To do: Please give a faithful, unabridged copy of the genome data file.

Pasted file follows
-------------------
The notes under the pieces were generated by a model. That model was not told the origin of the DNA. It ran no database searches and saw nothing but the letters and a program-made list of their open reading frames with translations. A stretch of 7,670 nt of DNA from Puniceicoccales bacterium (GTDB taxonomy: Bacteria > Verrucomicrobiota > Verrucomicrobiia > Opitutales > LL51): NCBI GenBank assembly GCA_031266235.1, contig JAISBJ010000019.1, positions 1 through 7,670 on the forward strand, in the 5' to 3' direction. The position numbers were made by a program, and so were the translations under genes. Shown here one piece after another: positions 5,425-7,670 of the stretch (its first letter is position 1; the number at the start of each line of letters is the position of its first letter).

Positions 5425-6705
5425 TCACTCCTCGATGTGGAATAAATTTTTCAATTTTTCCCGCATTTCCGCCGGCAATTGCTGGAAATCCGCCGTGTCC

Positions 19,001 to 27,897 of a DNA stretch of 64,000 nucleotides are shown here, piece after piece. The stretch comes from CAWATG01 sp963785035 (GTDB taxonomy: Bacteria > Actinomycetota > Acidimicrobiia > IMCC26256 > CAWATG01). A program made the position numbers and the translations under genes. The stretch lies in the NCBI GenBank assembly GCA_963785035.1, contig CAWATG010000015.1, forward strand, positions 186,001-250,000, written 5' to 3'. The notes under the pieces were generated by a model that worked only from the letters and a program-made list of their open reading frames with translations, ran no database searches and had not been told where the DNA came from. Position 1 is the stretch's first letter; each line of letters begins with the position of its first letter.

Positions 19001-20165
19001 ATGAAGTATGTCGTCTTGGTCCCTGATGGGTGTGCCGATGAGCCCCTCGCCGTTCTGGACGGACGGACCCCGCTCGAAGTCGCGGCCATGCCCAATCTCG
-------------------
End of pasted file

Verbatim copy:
The notes under the pieces were generated by a model. That model was not told the origin of the DNA. It ran no database searches and saw nothing but the letters and a program-made list of their open reading frames with translations. A stretch of 7,670 nt of DNA from Puniceicoccales bacterium (GTDB taxonomy: Bacteria > Verrucomicrobiota > Verrucomicrobiia > Opitutales > LL51): NCBI GenBank assembly GCA_031266235.1, contig JAISBJ010000019.1, positions 1 through 7,670 on the forward strand, in the 5' to 3' direction. The position numbers were made by a program, and so were the translations under genes. Shown here one piece after another: positions 5,425-7,670 of the stretch (its first letter is position 1; the number at the start of each line of letters is the position of its first letter).

Positions 5425-6705
5425 TCACTCCTCGATGTGGAATAAATTTTTCAATTTTTCCCGCATTTCCGCCGGCAATTGCTGGAAATCCGCCGTGTCC

Positions 19,001 to 27,897 of a DNA stretch of 64,000 nucleotides are shown here, piece after piece. The stretch comes from CAWATG01 sp963785035 (GTDB taxonomy: Bacteria > Actinomycetota > Acidimicrobiia > IMCC26256 > CAWATG01). A program made the position numbers and the translations under genes. The stretch lies in the NCBI GenBank assembly GCA_963785035.1, contig CAWATG010000015.1, forward strand, positions 186,001-250,000, written 5' to 3'. The notes under the pieces were generated by a model that worked only from the letters and a program-made list of their open reading frames with translations, ran no database searches and had not been told where the DNA came from. Position 1 is the stretch's first letter; each line of letters begins with the position of its first letter.

Positions 19001-20165
19001 ATGAAGTATGTCGTCTTGGTCCCTGATGGGTGTGCCGATGAGCCCCTCGCCGTTCTGGACGGACGGACCCCGCTCGAAGTCGCGGCCATGCCCAATCTCG